All available in either print or digital format
Click a book cover for more information and purchasing options.
Explore the oft-idealized and misunderstood landscape of the American Southwest with the author in an essay collection that chronicles in vivid detail the heroes, heels, and cultural spasms of an endlessly fascinating frontier.
“Smith is the master of the essay and human interest profile form. Part of his talent in bringing nonfiction subjects alive may be the chops he’s acquired as a novelist; as well as the two books of pop culture nonfiction he’s written and co-written, he’s the author of five volumes of crime fiction. Central to what makes these pieces so compelling is Smith’s voice. With alacrity he mixes in dollops of humor, sweetening the facts, always with admirable restraint. It’s Smith’s compassion, coupled with his droll humor and his ability to go deep that makes Smith one of the best nonfiction writers today.”
—Los Angeles Review of Books, Dec. 10, 2017
California’s Inland Empire is ruled by money, sex, and threats—but one murder investigation could bring it all down. Combining psychological cat-and-mouse games with a cast of broken, deftly rendered characters, “Combustion” plumbs the darkest, most twisted depths of greed against the wild, dangerous backdrop of Southern California.
“A page-turner with a kicker at the end—you can’t ask for anything better. That’s what Martin J. Smith delivers in Combustion. Intricately plotted and full of character, this is one great ride that burns with the intensity of a California wildfire.”
—Michael Connelly, #1 New York Times bestselling author
Follow Smith down the rabbit hole and into the peculiar world of competitive duck painting, and the vitally important but hopelessly obscure Federal Duck Stamp Program, which many consider the greatest conservation program in human history.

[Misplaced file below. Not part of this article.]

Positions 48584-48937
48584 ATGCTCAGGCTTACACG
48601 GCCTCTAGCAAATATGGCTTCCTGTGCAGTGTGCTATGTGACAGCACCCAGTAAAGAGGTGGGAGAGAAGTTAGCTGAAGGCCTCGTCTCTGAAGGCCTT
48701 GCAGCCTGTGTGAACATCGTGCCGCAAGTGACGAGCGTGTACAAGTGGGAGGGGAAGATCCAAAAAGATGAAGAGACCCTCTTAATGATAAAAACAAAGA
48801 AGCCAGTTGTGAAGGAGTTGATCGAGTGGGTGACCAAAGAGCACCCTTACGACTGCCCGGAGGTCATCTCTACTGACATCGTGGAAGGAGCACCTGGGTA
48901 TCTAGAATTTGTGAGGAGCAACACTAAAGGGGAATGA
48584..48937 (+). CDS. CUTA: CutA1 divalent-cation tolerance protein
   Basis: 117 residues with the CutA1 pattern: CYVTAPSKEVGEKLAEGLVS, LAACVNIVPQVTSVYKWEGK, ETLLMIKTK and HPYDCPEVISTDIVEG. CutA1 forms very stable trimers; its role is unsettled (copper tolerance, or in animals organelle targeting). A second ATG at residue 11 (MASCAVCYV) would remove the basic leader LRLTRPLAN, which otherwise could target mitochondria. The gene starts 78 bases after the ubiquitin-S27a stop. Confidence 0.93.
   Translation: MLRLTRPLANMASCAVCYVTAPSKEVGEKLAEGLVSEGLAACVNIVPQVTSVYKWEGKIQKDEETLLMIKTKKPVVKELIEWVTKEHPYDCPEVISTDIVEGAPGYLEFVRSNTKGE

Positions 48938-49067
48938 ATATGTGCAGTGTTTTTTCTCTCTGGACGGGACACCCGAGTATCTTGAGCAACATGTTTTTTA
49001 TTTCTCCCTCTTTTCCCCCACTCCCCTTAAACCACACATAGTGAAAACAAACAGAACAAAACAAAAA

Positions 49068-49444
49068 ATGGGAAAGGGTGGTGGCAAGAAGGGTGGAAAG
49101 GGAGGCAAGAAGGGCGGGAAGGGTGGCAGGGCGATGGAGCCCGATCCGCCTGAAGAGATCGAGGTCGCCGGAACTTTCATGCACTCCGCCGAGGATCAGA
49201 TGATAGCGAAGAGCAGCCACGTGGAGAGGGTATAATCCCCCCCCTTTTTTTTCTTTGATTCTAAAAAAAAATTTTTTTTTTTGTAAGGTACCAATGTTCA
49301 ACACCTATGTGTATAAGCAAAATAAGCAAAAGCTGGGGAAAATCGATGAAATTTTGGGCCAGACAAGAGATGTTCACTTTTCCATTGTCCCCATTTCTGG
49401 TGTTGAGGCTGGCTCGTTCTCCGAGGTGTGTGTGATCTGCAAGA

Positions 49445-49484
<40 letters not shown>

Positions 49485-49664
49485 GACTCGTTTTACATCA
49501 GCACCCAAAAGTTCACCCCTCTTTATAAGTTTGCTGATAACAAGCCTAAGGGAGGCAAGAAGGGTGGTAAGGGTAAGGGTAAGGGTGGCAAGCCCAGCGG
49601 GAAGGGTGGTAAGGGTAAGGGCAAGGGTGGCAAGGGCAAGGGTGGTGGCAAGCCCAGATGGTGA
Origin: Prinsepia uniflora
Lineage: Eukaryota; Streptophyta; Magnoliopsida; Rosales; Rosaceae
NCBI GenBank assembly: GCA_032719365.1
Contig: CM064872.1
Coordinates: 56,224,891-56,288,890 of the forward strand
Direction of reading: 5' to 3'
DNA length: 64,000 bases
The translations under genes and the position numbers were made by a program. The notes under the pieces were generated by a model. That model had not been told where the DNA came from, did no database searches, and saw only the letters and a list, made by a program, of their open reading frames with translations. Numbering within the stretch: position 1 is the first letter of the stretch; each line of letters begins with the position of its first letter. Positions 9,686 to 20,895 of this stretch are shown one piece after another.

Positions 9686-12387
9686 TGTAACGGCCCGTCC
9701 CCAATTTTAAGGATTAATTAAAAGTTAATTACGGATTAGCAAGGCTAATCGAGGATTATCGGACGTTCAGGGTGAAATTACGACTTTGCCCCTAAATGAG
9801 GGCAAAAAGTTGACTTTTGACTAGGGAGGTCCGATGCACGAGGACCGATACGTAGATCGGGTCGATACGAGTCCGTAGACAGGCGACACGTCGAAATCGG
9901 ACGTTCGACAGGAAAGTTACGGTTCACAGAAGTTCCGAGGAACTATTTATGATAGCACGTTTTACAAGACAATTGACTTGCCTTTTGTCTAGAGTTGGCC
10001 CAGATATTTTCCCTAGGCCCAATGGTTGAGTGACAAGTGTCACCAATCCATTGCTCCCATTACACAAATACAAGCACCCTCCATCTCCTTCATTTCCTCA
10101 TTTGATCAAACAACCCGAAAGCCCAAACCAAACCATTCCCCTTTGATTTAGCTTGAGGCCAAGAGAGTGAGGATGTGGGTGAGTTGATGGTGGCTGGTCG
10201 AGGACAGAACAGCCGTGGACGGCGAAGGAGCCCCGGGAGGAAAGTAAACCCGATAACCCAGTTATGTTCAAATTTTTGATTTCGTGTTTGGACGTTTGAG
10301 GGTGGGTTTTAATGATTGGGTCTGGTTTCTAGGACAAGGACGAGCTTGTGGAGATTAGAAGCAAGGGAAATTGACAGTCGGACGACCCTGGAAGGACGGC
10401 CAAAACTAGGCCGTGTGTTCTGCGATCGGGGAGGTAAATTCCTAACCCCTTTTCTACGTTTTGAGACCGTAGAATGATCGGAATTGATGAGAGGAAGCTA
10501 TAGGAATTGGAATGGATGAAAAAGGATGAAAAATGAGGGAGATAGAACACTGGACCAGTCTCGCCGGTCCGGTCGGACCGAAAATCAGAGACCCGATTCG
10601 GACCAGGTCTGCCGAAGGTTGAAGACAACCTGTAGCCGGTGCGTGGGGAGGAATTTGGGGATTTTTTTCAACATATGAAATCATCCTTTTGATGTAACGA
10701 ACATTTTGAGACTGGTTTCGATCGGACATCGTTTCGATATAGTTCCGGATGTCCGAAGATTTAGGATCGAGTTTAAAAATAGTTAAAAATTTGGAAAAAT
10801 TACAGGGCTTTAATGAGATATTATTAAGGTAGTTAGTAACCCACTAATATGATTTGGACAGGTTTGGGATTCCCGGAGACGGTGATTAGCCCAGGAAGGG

“The Federal Duck Stamp Program has deserved a book like this for a long time: well-written, insightful, and just plain fun to read.”–David Allen Sibley, Sibley Guides to Birds and Trees
A popular history of the fads, mavericks, inventions, and lore that shaped America, including cinematic zombies, pantyhose, Les Paul’s “Log,” the first diet doctor, Betty Ford’s intervention, and the improbable story of Alfred Kinsey’s honeymoon.
“All history should be this much fun.”–Publishers Weekly
A follow-up to “Poplorica” that extracts life lessons from the fiascoes that shaped America, with chapters on the the worst sports promotion of all time, the 1955 Dodge La Femme, the disastrous 1967 Monkees-Jimi Hendrix concert tour, Microsoft’s Clippy, and more!
“A hilarious look at human ingenuity gone horribly wrong.”—New York Times Crossword Editor and NPR Puzzlemaster Will Shortz
A deadly puzzle’s missing piece lies buried in the darkest corner of a troubled young man’s mind. Until memory expert Jim Christensen can find it, an entire city remains hostage to a killer of infinite creativity.
“Time Release is a spellbindingly accomplished first novel.”–James Ellroy
From within the labyrinth of Alzheimer’s, an old woman remembers a long-buried secret that could topple her family’s political dynasty. And only memory expert Jim Christensen understands what she’s trying to say. Named a 1998 “Best Summer Read” by Publishers Weekly.